CF Duplicator available in 15, 30 and 45 target systems
Powerful duplicator software with many advanced features
Unique data may be copied to each card
Nexcopy is announcing the all new design of our CF duplicator solutions. These robust and reliable CF duplicator systems are available in 15 socket, 30 socket and 45 socket configurations.
The new CF Duplicators by Nexcopy are designed with functionality and ergonomics in mind. With top loading CF sockets in combination with deep rail guides to easily insert and remove CF media the new system will virtually eliminate bent pins from high volume duplication of CF media.
“Coupling the power of Nexcopy’s Drive Manager software and the new CF duplicator design our system can handle any configuration requirement by contract manufacturers or fulfillment houses,” reports Greg Morris, President of Nexcopy. “The system is PC based and provides tools such as duplication from IMG files, unique data streaming to each socket, network connectivity and rich Graphical User Interface for performance feedback and log reporting.”
All CF duplicators can copy from an archive IMG file, from a physical master device and include binary bit by bit verification functions. These systems are ideal for bootable CF cards. The new CF Duplicators by Nexcopy Incorporated are available for immediate purchase with a starting price of $1,299 US dollars.
Source:Â Business Wire.
Nexcopy announced their new 20 target SD Duplicator earlier today. Definitely a device for the ubergeek who’s into data loading Secure Digital media. At first glance you ask yourself “Who’d want 20 copies of their SD card from their camera?” But it’s clear Nexcopy isn’t chasing down the guys looking to make a 100 copies of their weekend Vegas photos [or are they?]. The SD duplicator is geared towards companies who send out software applications on SD cards for field devices, or need to manage a large number of miniSD cards for an army of Palm Pilots.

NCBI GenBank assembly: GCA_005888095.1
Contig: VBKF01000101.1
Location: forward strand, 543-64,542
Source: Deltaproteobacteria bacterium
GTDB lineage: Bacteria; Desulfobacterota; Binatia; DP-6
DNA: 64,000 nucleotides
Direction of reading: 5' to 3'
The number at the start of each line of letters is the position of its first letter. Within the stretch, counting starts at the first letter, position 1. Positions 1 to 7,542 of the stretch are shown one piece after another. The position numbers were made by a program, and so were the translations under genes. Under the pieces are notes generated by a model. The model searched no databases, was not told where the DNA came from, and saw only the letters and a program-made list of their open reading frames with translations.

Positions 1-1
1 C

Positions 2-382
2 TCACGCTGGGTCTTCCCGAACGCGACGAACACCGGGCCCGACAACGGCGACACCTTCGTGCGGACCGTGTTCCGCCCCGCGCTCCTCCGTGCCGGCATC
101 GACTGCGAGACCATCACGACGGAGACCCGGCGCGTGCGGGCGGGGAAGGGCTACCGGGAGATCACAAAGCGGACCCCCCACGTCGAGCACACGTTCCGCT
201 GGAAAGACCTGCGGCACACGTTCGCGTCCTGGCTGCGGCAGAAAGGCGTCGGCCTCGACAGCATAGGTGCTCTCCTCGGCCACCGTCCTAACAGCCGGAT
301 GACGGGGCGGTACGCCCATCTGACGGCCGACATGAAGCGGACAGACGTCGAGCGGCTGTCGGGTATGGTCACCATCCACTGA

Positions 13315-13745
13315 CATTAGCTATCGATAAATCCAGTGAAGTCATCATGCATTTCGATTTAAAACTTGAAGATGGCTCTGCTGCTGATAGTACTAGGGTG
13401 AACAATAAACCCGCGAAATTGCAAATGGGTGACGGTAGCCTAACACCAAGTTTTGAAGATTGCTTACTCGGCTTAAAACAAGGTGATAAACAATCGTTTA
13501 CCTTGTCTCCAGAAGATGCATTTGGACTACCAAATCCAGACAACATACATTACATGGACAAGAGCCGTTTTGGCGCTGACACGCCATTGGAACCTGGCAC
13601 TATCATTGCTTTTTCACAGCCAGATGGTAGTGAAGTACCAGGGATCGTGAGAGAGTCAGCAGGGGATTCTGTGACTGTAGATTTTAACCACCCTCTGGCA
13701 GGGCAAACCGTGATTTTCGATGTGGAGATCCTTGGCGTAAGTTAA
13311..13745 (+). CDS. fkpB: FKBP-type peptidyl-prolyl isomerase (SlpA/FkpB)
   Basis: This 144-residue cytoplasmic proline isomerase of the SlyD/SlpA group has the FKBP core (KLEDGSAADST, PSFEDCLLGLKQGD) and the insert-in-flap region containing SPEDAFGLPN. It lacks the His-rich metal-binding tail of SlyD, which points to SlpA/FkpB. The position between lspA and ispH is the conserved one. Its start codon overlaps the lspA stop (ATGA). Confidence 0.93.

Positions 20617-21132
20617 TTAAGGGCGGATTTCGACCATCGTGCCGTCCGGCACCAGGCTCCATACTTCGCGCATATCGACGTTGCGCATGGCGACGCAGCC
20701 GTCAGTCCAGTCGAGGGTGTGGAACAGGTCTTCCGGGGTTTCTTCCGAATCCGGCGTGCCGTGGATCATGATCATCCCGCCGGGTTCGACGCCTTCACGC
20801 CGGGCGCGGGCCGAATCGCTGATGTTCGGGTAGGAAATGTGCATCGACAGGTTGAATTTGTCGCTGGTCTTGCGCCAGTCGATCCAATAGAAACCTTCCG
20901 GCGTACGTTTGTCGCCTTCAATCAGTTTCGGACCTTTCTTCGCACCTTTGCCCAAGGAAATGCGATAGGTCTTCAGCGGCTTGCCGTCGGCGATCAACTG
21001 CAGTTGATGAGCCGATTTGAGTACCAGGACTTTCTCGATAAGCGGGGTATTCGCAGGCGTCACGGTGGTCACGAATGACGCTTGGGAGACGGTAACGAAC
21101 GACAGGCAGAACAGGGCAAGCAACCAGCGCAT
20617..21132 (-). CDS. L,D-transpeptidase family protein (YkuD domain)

The SD200PC also works with microSD cards so the phone companies will have a field day loading up their phones with promo material for lucky customers. Which makes sense, because these Smartphones and PDAs are getting so powerful and the media has so much capacity, many people keep most of their data on microSD cards these days.
The unit connects via USB and has 20 numbered SD ports so it’s easy to identify which SD card is which. The unit comes with software that supports FAT and FAT32 formats and includes NTFS support with their bit-for-bit copy function which also supports Linux distribution packages for those embedded applications these ubergeeks seem to dream up. All SD formats are supports and for the not-so-techy users, the Nexcopy software has a job wizard to guide you through the SD duplication process.
The SD duplicator has a list price of $1,299 and available for immediate delivery.
We reported a while back on the Nexcopy, USB Flash Drive Duplicator and today VConsole announces a similar system but larger capacity and encryption technology.
The VConsole appears to be lightening fast as well, with a copy speed of 91 seconds for 512MB of information.Â Taking a quick visit to their site I see the 91 seconds copy speed is the same for their 21 drive system, 42 drive system and 60 drive system.Â Hmm…strange how those speeds do show, even the slightest, sign of degradation in transfer speed.
Putting that aside, the 128 encryption function is a nice benefit, although not included with the base unit for $8,000, it does make you wonder what the price tag is for that feature.Â From what I’ve seen, most USB flash drive duplicators are used to copy content to give-away USB drives and if that’s the case, I’m not sure why you’d want to encrypt a viral marketing gadget.Â However, with USB getting more popular as a distribution medium, I’m sure there are plenty of uses for the encryption function.
The USB flash drive duplicator can work as a stand alone system or the user can launch a GUI interface to see more details.Â Vconsole mentions they have a multi-casting technology in the works for stringing multiple units together for expanded production.Â This would be of a big benefit for the guys over seas making the drives.
I like the VConsole product, but I honestly see a better fit for the general market with the Nexcopy Inc, USB Duplicator USB Duplicator and with the attractive price tag of $1,299 verse the VConsole $8,000 unit, you’ll need to take a hard, close look at which system best fits your needs.